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  • FIRST POST
    • Eskarbar_Rand
    • By Eskarbar_Rand 14th Sep 18, 7:41 PM
    • 2Posts
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    Eskarbar_Rand
    Fixed Term - 2 months notice?
    • #1
    • 14th Sep 18, 7:41 PM
    Fixed Term - 2 months notice? 14th Sep 18 at 7:41 PM
    Hi all,



    As mentioned in the title; the 2 month notice in our contract for fixed term tenancy - is this something we are bound to?



    Our situation is as follows; we have had a pretty awful year with the aforementioned agent and decided it was time to move on as soon as the contract ran its course. We contacted the agent just shy of two months off from the renewal date, they replied that as it is not the full two months, we must pay an additional month of rent on top into December (contract expires 4th Nov). I disagreed with this and they got back to me pending discussion to offer us to pay for one week extra instead. Where do we stand with this?




    Thanks in advance!
    - Eskarbar
Page 1
    • Slithery
    • By Slithery 14th Sep 18, 7:49 PM
    • 988 Posts
    • 1,582 Thanks
    Slithery
    • #2
    • 14th Sep 18, 7:49 PM
    • #2
    • 14th Sep 18, 7:49 PM
    If you're leaving at the end of the fixed term then you don't have to give any notice, no matter what your contract says - although it is useful to let the landlord know so that a check-out inspection can be arranged.

    Ending/renewing an AST
    Last edited by Slithery; 14-09-2018 at 8:23 PM.
    • dimbo61
    • By dimbo61 14th Sep 18, 9:01 PM
    • 10,076 Posts
    • 5,454 Thanks
    dimbo61
    • #3
    • 14th Sep 18, 9:01 PM
    • #3
    • 14th Sep 18, 9:01 PM
    Be prepared !
    Make sure the property is empty of all your stuff.
    Make sure it is returned in the same or cleaner condition than when you first moved in.
    Remove any junk, cut the grass, do the garden if you have one.
    What does it say in the tenancy agreement ?
    Make sure you hand over the keys in time and take lots of photos.
    Did the letting agents do a full inventory with photos/video ?
    • Eskarbar_Rand
    • By Eskarbar_Rand 14th Sep 18, 10:25 PM
    • 2 Posts
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    Eskarbar_Rand
    • #4
    • 14th Sep 18, 10:25 PM
    • #4
    • 14th Sep 18, 10:25 PM
    Thanks for all of your fast responses! So am I right to refuse to pay this additional week of rent they are asking? Even with this 2 months notice they have requested in the contract?


    Here is what is says in the contract:


    "If the Tenant intends to vacate at the end of the fixed Term, or at any later date, he must give the Landlord at least two months' notice in writing. The two month Notice period must commence on a Rent Due Date.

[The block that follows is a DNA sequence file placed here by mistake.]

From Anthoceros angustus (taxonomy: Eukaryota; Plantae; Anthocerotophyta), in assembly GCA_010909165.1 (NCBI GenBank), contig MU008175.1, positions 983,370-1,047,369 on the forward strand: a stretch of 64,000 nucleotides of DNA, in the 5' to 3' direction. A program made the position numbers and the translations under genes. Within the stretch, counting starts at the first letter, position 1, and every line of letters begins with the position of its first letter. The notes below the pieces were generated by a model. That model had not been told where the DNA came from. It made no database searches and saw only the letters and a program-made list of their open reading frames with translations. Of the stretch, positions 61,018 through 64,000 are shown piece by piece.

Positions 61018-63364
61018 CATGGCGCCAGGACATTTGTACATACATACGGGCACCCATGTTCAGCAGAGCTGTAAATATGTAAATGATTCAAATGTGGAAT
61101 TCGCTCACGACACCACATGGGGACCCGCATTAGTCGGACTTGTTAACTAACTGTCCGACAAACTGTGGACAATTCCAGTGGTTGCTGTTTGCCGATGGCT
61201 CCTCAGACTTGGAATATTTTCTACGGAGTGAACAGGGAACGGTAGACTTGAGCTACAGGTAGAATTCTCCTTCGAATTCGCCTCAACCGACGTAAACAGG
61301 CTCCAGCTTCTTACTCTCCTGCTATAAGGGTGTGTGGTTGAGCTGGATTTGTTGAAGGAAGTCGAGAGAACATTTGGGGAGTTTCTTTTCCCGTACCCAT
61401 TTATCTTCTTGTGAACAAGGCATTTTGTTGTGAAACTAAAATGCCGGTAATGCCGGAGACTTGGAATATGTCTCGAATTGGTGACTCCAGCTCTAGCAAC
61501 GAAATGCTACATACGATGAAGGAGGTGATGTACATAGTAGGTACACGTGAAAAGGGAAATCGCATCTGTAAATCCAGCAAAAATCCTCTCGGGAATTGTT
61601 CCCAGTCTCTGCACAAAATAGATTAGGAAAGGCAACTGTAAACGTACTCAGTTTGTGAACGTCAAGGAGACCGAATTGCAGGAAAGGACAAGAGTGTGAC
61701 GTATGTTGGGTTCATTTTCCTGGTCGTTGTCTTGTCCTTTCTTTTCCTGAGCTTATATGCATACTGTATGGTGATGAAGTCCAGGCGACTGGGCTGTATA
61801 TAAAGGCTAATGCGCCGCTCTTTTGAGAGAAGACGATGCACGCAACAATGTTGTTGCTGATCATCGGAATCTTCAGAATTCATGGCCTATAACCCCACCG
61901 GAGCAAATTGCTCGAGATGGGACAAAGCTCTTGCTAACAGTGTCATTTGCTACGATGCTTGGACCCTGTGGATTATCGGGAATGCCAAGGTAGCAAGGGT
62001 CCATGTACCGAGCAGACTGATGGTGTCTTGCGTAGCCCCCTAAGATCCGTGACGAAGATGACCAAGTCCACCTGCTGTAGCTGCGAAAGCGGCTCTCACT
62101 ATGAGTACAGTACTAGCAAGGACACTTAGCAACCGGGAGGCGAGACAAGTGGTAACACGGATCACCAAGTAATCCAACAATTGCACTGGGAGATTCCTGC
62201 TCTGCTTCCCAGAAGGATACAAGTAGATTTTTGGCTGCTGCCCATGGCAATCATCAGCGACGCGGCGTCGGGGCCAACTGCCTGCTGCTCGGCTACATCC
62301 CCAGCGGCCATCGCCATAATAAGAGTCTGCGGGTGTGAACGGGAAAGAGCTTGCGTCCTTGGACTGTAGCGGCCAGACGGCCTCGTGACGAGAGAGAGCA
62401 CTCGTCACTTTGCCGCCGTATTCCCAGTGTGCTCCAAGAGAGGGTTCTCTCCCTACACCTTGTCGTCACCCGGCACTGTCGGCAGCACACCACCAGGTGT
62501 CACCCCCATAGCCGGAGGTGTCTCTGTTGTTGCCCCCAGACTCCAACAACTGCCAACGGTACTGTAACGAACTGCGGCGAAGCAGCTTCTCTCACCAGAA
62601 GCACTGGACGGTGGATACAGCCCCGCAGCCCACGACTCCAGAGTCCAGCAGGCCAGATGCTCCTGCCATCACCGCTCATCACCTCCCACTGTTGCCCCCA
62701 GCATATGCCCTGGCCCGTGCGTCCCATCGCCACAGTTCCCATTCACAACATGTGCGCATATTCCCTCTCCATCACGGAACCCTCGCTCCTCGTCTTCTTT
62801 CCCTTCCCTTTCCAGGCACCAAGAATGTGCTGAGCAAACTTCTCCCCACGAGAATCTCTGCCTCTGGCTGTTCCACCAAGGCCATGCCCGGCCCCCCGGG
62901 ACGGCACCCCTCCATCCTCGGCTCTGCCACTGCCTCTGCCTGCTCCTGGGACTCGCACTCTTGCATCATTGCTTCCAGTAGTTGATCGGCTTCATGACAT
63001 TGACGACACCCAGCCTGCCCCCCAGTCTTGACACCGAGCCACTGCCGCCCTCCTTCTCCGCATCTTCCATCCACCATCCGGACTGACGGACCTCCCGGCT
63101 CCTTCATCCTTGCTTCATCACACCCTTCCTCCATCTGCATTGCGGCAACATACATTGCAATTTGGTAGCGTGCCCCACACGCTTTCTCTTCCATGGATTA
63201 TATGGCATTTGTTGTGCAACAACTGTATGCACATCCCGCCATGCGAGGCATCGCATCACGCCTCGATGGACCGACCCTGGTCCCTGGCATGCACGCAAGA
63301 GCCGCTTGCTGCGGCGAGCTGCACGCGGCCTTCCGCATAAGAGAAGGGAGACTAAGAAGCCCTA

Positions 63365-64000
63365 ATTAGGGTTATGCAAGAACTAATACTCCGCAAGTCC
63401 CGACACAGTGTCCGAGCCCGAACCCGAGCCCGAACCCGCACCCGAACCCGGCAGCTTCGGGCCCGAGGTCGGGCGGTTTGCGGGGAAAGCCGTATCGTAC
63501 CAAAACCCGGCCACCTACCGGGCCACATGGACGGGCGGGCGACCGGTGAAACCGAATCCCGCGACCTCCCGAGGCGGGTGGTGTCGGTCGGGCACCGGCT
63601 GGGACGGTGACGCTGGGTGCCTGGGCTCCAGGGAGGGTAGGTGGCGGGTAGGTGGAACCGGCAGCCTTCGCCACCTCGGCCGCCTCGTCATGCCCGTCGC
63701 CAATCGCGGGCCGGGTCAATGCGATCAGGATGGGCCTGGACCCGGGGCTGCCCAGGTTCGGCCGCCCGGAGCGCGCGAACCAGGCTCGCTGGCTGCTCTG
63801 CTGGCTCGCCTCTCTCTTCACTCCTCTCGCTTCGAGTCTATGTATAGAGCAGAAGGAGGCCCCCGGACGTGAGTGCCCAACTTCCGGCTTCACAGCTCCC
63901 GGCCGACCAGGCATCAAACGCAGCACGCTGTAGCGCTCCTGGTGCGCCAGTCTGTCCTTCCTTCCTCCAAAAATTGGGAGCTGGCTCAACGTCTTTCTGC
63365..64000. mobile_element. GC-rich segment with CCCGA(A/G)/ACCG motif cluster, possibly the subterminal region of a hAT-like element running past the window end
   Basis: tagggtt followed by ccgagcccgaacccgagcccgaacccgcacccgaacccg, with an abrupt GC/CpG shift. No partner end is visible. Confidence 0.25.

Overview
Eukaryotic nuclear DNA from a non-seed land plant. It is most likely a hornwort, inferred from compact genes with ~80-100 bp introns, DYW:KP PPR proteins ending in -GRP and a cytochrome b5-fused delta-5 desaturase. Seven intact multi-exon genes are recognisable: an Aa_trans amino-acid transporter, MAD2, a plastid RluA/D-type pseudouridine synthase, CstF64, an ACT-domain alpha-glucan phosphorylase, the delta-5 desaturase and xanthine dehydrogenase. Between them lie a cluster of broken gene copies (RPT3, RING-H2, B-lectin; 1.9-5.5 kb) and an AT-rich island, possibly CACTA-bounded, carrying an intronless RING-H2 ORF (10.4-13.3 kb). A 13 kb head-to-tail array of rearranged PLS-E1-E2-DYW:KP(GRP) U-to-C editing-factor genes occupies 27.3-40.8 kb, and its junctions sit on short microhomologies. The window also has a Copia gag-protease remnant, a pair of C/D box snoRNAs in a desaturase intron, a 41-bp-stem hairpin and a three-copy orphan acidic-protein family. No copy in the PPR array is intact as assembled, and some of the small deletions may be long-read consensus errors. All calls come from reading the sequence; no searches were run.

While the Tenancy is periodic, two months' notice must be served on a Rent Due Date."


    We have taken many photos and videos throughout the tenancy, to be quite honest we are ready for a protracted battle over the deposit.
    • Slithery
    • By Slithery 14th Sep 18, 10:41 PM
    • 988 Posts
    • 1,582 Thanks
    Slithery
    • #5
    • 14th Sep 18, 10:41 PM
    • #5
    • 14th Sep 18, 10:41 PM
    "If the Tenant intends to vacate at the end of the fixed Term .... he must give the Landlord at least two months' notice in writing. The two month Notice period must commence on a Rent Due Date.
    Originally posted by Eskarbar_Rand
    That clause is legally unenforceable. The clue is in the name, it's a 'fixed term', it automatically ends on the end date unless you stay or renew the contract.
    Just inform the LL/agency you won't be staying (and make sure you cancel your standing order after the last payment).
    • G_M
    • By G_M 15th Sep 18, 5:21 AM
    • 45,948 Posts
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    G_M
    • #6
    • 15th Sep 18, 5:21 AM
    • #6
    • 15th Sep 18, 5:21 AM
    The advice you have received above is almost correct, however:

    1) yes, when the fixed term ends, then by definition the tenancy ends (provided you leave) and no further rent is due

    2) however, your contract does require you to give 2 months notice and you agreed to this contractually

    3) what 2 above means is that if the landlord suffers any financial loss as a direct result of your breach of the contract (insufficient notice), he can claim that loss from you, via the courts if necessary.

    4) so what 'financial loss' might the LL suffer if you don't serve 2 months notice? Well, with the notice he can line up a new tenant to move in as soon as you leave. Without the required notice, he cannot, so may suffer a loss of rent (from the next tenancy).

    5) having said that, it is very hard for the LL to actually prove that he definately would have had a new tenant in earlier had you served the required notice (especially if you gave 7 weeks notice instead of the full 2 months)
    Last edited by G_M; 15-09-2018 at 2:50 PM.
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